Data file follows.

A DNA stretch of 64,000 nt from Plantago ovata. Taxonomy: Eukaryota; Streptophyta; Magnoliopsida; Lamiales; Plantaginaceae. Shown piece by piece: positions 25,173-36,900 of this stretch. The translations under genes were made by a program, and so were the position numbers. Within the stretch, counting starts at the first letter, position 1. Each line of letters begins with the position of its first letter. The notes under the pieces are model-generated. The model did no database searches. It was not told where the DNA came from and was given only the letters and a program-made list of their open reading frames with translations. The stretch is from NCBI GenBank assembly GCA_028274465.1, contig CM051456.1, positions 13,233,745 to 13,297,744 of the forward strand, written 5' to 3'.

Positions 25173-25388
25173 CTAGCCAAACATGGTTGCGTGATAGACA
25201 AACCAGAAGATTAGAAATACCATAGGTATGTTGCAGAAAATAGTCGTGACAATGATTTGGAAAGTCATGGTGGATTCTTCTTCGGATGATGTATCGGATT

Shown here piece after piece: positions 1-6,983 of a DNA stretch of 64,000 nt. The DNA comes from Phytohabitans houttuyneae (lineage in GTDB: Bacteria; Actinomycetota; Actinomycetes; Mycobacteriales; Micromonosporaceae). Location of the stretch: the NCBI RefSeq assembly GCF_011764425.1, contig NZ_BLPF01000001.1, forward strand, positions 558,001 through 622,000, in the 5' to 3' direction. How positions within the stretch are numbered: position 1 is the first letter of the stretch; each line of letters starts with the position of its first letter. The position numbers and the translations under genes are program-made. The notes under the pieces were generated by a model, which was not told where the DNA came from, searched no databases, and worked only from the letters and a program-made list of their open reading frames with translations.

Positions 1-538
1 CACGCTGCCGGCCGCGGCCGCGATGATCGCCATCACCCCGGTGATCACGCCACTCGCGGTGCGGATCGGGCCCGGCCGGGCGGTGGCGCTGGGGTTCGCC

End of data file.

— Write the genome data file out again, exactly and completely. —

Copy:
A DNA stretch of 64,000 nt from Plantago ovata. Taxonomy: Eukaryota; Streptophyta; Magnoliopsida; Lamiales; Plantaginaceae. Shown piece by piece: positions 25,173-36,900 of this stretch. The translations under genes were made by a program, and so were the position numbers. Within the stretch, counting starts at the first letter, position 1. Each line of letters begins with the position of its first letter. The notes under the pieces are model-generated. The model did no database searches. It was not told where the DNA came from and was given only the letters and a program-made list of their open reading frames with translations. The stretch is from NCBI GenBank assembly GCA_028274465.1, contig CM051456.1, positions 13,233,745 to 13,297,744 of the forward strand, written 5' to 3'.

Positions 25173-25388
25173 CTAGCCAAACATGGTTGCGTGATAGACA
25201 AACCAGAAGATTAGAAATACCATAGGTATGTTGCAGAAAATAGTCGTGACAATGATTTGGAAAGTCATGGTGGATTCTTCTTCGGATGATGTATCGGATT

Shown here piece after piece: positions 1-6,983 of a DNA stretch of 64,000 nt. The DNA comes from Phytohabitans houttuyneae (lineage in GTDB: Bacteria; Actinomycetota; Actinomycetes; Mycobacteriales; Micromonosporaceae). Location of the stretch: the NCBI RefSeq assembly GCF_011764425.1, contig NZ_BLPF01000001.1, forward strand, positions 558,001 through 622,000, in the 5' to 3' direction. How positions within the stretch are numbered: position 1 is the first letter of the stretch; each line of letters starts with the position of its first letter. The position numbers and the translations under genes are program-made. The notes under the pieces were generated by a model, which was not told where the DNA came from, searched no databases, and worked only from the letters and a program-made list of their open reading frames with translations.

Positions 1-538
1 CACGCTGCCGGCCGCGGCCGCGATGATCGCCATCACCCCGGTGATCACGCCACTCGCGGTGCGGATCGGGCCCGGCCGGGCGGTGGCGCTGGGGTTCGCC